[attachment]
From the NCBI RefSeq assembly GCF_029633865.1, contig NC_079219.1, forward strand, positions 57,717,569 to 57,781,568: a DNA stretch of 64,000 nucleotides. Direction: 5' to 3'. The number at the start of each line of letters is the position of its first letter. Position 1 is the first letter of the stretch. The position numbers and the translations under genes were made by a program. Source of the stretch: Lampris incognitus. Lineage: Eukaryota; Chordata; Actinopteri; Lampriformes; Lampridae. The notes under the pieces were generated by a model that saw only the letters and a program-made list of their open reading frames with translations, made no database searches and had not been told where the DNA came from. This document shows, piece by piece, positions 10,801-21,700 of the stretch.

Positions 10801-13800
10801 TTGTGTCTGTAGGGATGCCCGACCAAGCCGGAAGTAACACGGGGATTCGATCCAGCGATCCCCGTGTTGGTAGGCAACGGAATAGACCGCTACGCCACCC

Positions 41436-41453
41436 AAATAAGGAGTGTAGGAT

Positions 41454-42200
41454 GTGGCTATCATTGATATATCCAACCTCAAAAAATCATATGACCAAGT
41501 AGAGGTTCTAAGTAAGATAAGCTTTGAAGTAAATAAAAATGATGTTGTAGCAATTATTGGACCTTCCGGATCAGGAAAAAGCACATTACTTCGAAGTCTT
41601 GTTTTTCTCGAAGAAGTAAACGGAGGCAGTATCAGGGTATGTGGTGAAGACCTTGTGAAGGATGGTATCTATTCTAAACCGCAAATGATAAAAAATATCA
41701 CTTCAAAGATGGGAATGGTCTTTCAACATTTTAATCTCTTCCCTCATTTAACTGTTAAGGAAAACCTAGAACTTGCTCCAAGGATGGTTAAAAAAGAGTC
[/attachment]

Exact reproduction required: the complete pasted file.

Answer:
From the NCBI RefSeq assembly GCF_029633865.1, contig NC_079219.1, forward strand, positions 57,717,569 to 57,781,568: a DNA stretch of 64,000 nucleotides. Direction: 5' to 3'. The number at the start of each line of letters is the position of its first letter. Position 1 is the first letter of the stretch. The position numbers and the translations under genes were made by a program. Source of the stretch: Lampris incognitus. Lineage: Eukaryota; Chordata; Actinopteri; Lampriformes; Lampridae. The notes under the pieces were generated by a model that saw only the letters and a program-made list of their open reading frames with translations, made no database searches and had not been told where the DNA came from. This document shows, piece by piece, positions 10,801-21,700 of the stretch.

Positions 10801-13800
10801 TTGTGTCTGTAGGGATGCCCGACCAAGCCGGAAGTAACACGGGGATTCGATCCAGCGATCCCCGTGTTGGTAGGCAACGGAATAGACCGCTACGCCACCC

Positions 41436-41453
41436 AAATAAGGAGTGTAGGAT

Positions 41454-42200
41454 GTGGCTATCATTGATATATCCAACCTCAAAAAATCATATGACCAAGT
41501 AGAGGTTCTAAGTAAGATAAGCTTTGAAGTAAATAAAAATGATGTTGTAGCAATTATTGGACCTTCCGGATCAGGAAAAAGCACATTACTTCGAAGTCTT
41601 GTTTTTCTCGAAGAAGTAAACGGAGGCAGTATCAGGGTATGTGGTGAAGACCTTGTGAAGGATGGTATCTATTCTAAACCGCAAATGATAAAAAATATCA
41701 CTTCAAAGATGGGAATGGTCTTTCAACATTTTAATCTCTTCCCTCATTTAACTGTTAAGGAAAACCTAGAACTTGCTCCAAGGATGGTTAAAAAAGAGTC